I have a points shapefile where in any given location there may be one point, two points, or three points on the exact same spot.

Any suggestions on how to count those up so I get one point at each location, but a count of how many points were there before?

  • The definition of "same exact spot" can be somewhat fluid with respect to point/point comparison. The usual methodology involves small buffer circles (within the precision of the dataset -- usually 1-10 meters). Remember to add an ID test to the query, so that only those queries where the minimum ID value is the query feature are actually output. – Vince Mar 3 '17 at 2:42
  • Do you know python? – Pura Vida Mar 3 '17 at 2:42
  • 1
    The shape field (with tolerance) can be used in the Find Identical tool, desktop.arcgis.com/en/arcmap/10.3/tools/data-management-toolbox/…. See particularly the last Python example on that page for 'counting' the duplicates. Then there is the Delete Duplicates tool for similarly targeting those duplicates for deletion, and this operates on the input data. – T. Wayne Whitley Mar 3 '17 at 7:06
  • @Vince true, thanks. In this case, it's actually exact to within machine precision due to how they were created, but I may just do the little buffer strategy. Thanks! – nick_eu Mar 3 '17 at 20:30
  • @T.WayneWhitley thanks, but my sense was "find identical" was for identical field values, not identical locations, no? – nick_eu Mar 3 '17 at 20:31

Any suggestions on how to count those up so I get one point at each location, but a count of how many points were there before?

This can be done using the Dissolve tool on the layer, leaving all the Dissolve Fields unchecked, and adding ObjectID as a Statistics Field with COUNT as the Statistic Type. As has been pointed out though, ArcGIS' definition of the "exact same spot" may differ from yours depending on what you're doing.


After a while I just decided to export the points to R and counted duplicate coordinates (since it's just a point file, it translates into a tabular dataset well). Best in-arc strategy is probably @Vince's suggestion of just little buffers.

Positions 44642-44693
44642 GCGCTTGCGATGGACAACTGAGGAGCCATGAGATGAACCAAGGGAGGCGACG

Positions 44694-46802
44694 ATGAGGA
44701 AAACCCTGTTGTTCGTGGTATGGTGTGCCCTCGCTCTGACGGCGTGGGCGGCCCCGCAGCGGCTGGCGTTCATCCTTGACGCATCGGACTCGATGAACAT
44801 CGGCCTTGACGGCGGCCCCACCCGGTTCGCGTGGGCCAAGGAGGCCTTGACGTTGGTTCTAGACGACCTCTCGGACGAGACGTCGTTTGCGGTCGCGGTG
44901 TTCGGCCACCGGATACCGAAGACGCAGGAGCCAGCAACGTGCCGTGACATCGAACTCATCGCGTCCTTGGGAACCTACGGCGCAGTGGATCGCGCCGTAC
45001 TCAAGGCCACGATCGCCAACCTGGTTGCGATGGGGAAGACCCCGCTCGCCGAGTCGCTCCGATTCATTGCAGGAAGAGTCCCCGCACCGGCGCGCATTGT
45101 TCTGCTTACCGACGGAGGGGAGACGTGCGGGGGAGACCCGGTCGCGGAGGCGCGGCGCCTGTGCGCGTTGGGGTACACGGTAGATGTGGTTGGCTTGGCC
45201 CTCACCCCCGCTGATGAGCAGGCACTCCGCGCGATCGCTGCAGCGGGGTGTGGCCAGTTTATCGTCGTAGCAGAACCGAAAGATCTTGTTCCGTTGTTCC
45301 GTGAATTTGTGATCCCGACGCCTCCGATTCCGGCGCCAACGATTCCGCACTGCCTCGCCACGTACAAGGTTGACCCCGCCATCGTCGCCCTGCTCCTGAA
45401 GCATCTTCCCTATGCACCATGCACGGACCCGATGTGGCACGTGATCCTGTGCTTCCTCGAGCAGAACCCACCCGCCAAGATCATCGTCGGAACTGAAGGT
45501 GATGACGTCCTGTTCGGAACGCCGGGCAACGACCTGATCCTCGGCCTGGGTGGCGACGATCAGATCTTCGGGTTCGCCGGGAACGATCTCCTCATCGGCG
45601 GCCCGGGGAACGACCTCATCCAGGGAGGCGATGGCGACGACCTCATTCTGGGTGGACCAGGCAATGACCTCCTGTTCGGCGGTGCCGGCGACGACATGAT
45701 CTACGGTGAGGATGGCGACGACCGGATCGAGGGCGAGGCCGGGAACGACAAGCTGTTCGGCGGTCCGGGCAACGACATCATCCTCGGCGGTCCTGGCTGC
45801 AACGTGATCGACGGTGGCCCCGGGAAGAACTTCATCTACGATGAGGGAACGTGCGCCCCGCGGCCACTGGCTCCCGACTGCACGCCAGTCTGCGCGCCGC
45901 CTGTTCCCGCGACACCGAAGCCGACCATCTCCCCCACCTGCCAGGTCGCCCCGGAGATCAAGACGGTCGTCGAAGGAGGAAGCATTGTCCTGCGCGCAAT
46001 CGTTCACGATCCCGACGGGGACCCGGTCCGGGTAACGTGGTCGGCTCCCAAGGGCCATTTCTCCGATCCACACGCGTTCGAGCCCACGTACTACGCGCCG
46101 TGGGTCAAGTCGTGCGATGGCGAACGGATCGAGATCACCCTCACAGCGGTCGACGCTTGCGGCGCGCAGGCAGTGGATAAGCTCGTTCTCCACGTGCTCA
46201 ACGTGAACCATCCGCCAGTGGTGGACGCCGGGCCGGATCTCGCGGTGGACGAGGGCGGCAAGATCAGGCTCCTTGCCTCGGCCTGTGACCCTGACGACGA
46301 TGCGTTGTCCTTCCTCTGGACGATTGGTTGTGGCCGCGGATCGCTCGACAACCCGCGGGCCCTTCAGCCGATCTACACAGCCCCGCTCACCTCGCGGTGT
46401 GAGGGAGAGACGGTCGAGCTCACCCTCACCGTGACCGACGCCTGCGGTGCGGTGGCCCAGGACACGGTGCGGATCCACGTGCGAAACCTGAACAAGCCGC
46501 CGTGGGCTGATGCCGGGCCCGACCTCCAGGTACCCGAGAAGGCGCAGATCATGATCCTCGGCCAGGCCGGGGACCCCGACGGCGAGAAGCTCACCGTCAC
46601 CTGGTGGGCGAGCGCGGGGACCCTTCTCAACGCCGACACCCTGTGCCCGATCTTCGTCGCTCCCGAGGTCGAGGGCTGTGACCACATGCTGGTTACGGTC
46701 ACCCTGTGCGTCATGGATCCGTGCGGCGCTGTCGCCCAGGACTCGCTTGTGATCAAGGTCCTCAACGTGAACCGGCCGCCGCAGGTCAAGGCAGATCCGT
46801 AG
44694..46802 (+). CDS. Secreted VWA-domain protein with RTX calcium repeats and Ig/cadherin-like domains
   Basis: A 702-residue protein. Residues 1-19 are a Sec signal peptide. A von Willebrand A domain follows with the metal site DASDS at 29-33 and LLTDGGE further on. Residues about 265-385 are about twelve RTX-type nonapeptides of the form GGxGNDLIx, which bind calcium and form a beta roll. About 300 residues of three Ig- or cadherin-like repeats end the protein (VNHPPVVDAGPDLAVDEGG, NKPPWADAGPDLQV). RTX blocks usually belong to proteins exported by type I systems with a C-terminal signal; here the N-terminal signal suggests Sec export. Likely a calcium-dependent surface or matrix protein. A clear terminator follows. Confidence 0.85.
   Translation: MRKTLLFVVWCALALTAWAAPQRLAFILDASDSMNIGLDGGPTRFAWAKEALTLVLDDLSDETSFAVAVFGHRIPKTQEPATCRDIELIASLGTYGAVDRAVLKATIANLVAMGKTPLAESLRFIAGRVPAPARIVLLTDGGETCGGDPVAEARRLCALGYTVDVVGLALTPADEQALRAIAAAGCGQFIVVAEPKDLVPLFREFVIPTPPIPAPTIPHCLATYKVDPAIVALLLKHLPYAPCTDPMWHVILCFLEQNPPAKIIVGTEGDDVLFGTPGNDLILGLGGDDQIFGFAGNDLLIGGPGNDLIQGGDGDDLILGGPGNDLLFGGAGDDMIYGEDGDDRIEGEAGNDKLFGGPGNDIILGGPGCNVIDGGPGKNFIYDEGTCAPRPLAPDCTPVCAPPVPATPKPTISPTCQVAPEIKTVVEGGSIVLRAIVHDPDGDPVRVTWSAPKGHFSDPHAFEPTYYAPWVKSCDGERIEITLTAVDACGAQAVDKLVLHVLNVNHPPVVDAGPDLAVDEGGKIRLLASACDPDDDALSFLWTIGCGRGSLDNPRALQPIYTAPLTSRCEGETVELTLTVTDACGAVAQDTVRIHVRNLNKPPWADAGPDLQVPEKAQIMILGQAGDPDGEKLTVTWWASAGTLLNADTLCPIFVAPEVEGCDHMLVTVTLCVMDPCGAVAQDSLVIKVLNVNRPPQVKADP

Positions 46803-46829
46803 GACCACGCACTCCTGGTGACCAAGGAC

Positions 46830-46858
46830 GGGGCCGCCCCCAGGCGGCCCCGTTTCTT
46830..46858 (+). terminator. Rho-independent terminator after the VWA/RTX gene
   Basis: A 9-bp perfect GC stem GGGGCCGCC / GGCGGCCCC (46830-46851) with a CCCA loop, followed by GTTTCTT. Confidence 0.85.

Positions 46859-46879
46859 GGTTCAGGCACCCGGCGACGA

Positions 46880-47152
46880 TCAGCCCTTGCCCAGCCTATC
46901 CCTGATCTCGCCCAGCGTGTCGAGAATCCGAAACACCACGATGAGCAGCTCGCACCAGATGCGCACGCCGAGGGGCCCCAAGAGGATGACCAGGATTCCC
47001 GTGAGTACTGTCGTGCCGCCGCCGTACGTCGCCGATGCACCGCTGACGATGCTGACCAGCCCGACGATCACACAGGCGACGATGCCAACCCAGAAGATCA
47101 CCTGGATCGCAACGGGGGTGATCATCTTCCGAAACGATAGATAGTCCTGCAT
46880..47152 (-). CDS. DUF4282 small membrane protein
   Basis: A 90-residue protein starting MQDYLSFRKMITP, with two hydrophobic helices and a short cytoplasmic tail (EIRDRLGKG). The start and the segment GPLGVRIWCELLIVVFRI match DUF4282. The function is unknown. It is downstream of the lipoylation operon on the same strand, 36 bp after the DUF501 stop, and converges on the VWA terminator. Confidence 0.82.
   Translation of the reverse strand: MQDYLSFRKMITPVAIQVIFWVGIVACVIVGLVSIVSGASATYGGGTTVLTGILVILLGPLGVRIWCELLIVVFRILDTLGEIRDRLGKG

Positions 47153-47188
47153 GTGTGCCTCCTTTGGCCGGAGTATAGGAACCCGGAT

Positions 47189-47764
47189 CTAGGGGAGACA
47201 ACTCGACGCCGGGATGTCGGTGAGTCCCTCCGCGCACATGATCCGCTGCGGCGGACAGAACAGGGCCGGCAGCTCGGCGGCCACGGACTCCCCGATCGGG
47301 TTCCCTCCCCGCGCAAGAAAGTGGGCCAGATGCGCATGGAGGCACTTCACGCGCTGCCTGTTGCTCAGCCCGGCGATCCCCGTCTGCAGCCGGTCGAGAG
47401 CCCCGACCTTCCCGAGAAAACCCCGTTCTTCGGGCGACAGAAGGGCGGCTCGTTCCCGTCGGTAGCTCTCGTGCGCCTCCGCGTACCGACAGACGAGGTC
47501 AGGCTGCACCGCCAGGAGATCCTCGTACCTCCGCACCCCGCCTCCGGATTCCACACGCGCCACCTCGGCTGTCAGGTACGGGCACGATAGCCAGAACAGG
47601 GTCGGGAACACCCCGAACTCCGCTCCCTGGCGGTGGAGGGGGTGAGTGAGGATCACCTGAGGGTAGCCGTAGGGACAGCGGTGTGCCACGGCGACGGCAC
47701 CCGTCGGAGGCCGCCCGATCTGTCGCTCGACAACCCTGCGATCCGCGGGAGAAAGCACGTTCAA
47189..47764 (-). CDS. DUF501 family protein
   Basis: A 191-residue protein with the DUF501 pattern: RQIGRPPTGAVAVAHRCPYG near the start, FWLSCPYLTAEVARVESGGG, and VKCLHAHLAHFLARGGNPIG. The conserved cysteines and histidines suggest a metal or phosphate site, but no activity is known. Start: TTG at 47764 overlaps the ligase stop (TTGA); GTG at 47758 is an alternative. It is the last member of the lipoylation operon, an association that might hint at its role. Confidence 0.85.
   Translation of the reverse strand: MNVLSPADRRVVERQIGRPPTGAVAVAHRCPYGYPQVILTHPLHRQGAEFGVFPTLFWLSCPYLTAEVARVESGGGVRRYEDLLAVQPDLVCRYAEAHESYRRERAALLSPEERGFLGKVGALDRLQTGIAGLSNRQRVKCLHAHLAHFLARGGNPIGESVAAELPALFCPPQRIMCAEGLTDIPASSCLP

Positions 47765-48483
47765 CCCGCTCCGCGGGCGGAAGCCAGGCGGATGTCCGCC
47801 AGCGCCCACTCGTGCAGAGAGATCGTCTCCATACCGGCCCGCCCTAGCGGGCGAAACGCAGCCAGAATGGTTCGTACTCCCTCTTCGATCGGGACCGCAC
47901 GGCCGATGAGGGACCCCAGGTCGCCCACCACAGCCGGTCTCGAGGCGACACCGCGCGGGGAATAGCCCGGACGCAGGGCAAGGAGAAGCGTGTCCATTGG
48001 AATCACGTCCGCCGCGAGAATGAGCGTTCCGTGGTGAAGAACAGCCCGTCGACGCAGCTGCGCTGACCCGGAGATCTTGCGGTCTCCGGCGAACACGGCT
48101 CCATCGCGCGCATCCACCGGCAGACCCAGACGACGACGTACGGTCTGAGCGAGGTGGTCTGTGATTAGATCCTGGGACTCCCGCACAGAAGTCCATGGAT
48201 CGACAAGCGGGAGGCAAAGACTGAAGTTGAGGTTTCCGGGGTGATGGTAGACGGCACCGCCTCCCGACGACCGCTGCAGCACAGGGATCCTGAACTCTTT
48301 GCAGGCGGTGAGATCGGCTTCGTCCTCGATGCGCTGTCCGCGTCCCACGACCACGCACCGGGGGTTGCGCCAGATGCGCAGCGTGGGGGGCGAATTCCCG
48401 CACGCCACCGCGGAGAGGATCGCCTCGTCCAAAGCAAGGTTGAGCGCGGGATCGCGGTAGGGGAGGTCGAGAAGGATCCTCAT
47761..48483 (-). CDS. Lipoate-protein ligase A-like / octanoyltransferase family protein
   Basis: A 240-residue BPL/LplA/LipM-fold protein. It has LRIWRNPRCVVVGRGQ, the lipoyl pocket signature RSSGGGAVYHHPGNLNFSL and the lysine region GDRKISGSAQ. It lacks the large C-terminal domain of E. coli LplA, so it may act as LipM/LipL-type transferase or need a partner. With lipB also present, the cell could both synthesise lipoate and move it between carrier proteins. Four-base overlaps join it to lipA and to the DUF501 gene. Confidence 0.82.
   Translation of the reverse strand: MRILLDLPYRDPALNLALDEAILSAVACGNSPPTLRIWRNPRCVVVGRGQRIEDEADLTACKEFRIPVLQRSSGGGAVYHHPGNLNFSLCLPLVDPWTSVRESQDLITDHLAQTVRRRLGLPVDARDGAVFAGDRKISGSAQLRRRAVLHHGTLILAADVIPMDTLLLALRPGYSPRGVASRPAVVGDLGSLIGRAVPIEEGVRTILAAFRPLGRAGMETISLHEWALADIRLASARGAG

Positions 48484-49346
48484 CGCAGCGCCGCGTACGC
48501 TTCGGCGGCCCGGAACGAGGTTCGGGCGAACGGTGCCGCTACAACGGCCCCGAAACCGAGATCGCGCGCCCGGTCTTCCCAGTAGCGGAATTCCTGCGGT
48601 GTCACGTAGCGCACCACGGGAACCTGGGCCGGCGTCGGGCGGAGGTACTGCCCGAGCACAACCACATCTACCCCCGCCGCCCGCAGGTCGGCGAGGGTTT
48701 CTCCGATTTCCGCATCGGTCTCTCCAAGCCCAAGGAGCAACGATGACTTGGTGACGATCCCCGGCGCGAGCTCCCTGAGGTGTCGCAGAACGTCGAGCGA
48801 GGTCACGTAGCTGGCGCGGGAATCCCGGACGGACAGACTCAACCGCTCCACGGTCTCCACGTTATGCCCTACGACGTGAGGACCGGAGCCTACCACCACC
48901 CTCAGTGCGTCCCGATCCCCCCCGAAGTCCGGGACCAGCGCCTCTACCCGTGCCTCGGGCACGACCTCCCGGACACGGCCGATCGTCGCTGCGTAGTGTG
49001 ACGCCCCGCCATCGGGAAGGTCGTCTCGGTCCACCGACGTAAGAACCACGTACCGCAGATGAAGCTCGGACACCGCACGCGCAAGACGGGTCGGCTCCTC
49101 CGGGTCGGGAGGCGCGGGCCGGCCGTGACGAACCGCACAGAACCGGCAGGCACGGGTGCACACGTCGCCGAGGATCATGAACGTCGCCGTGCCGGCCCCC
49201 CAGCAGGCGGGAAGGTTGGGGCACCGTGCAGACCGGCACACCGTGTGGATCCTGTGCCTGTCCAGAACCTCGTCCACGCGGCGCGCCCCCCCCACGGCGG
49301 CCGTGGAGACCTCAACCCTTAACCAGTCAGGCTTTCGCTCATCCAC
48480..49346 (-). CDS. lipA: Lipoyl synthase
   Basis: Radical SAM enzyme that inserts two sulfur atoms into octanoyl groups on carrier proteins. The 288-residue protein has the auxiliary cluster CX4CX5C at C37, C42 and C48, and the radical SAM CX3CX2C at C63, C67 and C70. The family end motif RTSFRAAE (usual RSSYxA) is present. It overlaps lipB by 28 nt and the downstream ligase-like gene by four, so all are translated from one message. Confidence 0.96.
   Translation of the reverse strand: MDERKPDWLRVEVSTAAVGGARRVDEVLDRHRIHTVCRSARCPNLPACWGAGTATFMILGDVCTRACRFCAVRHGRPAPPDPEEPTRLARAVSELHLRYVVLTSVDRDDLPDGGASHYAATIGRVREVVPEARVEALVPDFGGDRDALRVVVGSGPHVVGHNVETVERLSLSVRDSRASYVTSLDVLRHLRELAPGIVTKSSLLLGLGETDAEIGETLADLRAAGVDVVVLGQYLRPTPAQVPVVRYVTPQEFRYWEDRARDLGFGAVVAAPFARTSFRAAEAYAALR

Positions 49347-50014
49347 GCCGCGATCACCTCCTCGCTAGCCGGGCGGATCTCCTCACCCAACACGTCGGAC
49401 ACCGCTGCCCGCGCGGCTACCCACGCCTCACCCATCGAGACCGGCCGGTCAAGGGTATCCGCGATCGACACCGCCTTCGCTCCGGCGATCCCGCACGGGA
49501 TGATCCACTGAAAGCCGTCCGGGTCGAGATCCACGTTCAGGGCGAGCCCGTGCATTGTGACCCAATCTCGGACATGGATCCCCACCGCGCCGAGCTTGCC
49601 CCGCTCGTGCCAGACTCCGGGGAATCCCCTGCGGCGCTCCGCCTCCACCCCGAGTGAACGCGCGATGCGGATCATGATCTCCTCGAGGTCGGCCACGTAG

I found a solution that might be helpful in these situations.

1 >>>First Use buffer tool to create a small polygon on every point of your layer. CAREFUL! set the Dissolve type on all. or you will have multiple features in the same spot and will make a lot of trouble later! Choose a small radius unless you want to join a small cluster of data. for example, your points are not exactly in the same spot and may differ a bit.I used 0.5 meter radius. even 0.1 meter is enough if the points and exactly the same

2 >>> Use Feature to Polygon Tool to split all the polygons and eliminate all multi-part features.

3 >>> open Spatial Join and put your points as Traget and the buffer as join feature.

4 >>> Now your points in same location have Identical join FID Field. So you can dessolve your points based on this field. open Dissolve (Data Management), your points as input, check Join FID as dissolve field. then on statistical field choose Object ID and select count as Statistic type value.

5 >>> the result hase your every point with number of those have identical locations in Count ObjectID field.

I used it to analyse the intersections and how many roads lead to an intersections.


Could just use the collect events tool?


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